Document Type : Original Article(s)
1 MD, FLSP, Associate Professor of Neurology, Ghaem Hospital, Mashhad University of Medical Sciences (MUMS), Mashhad, Iran.
2 MD, Professor of Neurology, Ghaem Hospital, MUMS, Mashhad, Iran.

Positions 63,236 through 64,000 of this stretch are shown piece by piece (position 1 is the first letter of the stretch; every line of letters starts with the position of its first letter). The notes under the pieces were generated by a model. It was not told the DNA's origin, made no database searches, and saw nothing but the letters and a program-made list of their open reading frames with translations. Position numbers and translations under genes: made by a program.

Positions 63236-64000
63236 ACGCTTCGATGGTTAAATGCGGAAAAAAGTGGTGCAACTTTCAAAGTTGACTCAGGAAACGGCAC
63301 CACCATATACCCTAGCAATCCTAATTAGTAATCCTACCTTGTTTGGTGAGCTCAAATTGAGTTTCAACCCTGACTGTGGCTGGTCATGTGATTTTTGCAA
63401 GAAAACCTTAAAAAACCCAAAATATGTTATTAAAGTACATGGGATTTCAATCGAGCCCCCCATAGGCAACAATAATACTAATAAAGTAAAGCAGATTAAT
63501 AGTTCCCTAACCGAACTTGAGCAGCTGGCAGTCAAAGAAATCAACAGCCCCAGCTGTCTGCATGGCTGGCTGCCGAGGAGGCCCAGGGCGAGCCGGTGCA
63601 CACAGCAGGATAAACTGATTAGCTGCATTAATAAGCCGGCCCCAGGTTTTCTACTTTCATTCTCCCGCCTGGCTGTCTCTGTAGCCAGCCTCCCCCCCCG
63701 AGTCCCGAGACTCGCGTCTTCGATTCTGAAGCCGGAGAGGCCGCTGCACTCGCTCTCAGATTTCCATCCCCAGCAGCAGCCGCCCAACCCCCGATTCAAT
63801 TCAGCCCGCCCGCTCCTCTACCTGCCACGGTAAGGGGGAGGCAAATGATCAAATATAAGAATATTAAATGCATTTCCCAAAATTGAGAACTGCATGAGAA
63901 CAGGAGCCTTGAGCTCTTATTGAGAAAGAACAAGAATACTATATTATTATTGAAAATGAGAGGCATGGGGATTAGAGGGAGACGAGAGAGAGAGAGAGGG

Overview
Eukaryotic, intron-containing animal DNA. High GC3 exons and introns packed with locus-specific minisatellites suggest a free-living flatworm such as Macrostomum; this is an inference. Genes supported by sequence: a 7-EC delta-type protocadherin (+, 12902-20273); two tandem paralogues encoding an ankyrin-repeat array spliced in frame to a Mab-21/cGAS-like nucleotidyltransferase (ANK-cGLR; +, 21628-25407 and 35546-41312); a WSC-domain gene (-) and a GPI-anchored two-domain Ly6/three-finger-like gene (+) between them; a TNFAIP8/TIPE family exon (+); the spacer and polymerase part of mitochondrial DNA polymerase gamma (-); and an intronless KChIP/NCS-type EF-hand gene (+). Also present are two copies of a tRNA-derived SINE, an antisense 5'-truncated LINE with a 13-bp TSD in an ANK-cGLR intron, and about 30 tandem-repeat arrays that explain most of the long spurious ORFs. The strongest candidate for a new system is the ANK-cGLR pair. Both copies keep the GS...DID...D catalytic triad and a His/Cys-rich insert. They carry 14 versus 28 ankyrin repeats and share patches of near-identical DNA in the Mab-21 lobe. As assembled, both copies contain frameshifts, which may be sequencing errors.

Abstract INTRODUCTION: Transient ischemic attacks (TIA) are warnings of future stroke. There is no difference in risk factors, pathophysiology and prevention between TIA and brain infarction. methods: Consecutive patients with brain infarction admitted to Ghaem Hospital, Mashhad, Northeastern Iran, were enrolled in a prospective study during 2006. Diagnosis of ischemic stroke was established by a neurologist who also obtained history of TIA and vascular risk factors. All of the stroke patients underwent a standard battery of diagnostic investigations and etiology of ischemic stroke was determined by the Practical Iranian Criteria classification. Fisher’s exact test was used for statistical analysis. results: 348 stroke patients (186 women, 162 men) were studied. History of TIA was present in 42 patients (29 women, 13 men), i.e. 12% of the stroke patients. TIA was more common in women (df=1, P=0.02). The frequency of hypertension, diabetes and ipsilateral carotid stenosis was not significantly different between patients with history of TIA and other stroke patients (P=0.87, P=0.64 and P=0.61, respectively). Hyper-cholesterolemia and smoking were significantly more frequent in stroke patients with history of TIA (P=0.011 and P=0.014, respectively). The frequency of TIA was not significantly different among patients with lacunar, versus large vessel territory infarcts (df=1, P=0.84). There was no significant difference in the frequency of various stroke etiologies in patients with and without history of TIA (df=4, P=0.61). CONCLUSIONS: Stroke patients with history of TIA have vascular risk factors similar to other stroke patients. A positive history of TIA does not affirm any specific etiology of ischemic stroke. Keywords: Risk factors, etiology, transient ischemic attacks.